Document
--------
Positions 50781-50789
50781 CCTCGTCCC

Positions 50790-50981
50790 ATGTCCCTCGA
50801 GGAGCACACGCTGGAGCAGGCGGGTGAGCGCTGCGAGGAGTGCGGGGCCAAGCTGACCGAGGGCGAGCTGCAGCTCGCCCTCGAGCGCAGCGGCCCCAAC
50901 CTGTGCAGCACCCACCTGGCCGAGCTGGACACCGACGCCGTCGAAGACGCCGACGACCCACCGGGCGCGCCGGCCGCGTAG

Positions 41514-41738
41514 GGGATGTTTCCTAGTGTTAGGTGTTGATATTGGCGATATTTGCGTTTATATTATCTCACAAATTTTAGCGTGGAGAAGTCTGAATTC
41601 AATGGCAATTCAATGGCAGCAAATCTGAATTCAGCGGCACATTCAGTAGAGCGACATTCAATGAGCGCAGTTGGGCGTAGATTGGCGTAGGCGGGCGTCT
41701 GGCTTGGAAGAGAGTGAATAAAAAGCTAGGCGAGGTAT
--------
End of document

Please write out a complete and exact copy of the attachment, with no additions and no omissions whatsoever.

Positions 50781-50789
50781 CCTCGTCCC

Positions 50790-50981
50790 ATGTCCCTCGA
50801 GGAGCACACGCTGGAGCAGGCGGGTGAGCGCTGCGAGGAGTGCGGGGCCAAGCTGACCGAGGGCGAGCTGCAGCTCGCCCTCGAGCGCAGCGGCCCCAAC
50901 CTGTGCAGCACCCACCTGGCCGAGCTGGACACCGACGCCGTCGAAGACGCCGACGACCCACCGGGCGCGCCGGCCGCGTAG

Positions 41514-41738
41514 GGGATGTTTCCTAGTGTTAGGTGTTGATATTGGCGATATTTGCGTTTATATTATCTCACAAATTTTAGCGTGGAGAAGTCTGAATTC
41601 AATGGCAATTCAATGGCAGCAAATCTGAATTCAGCGGCACATTCAGTAGAGCGACATTCAATGAGCGCAGTTGGGCGTAGATTGGCGTAGGCGGGCGTCT
41701 GGCTTGGAAGAGAGTGAATAAAAAGCTAGGCGAGGTAT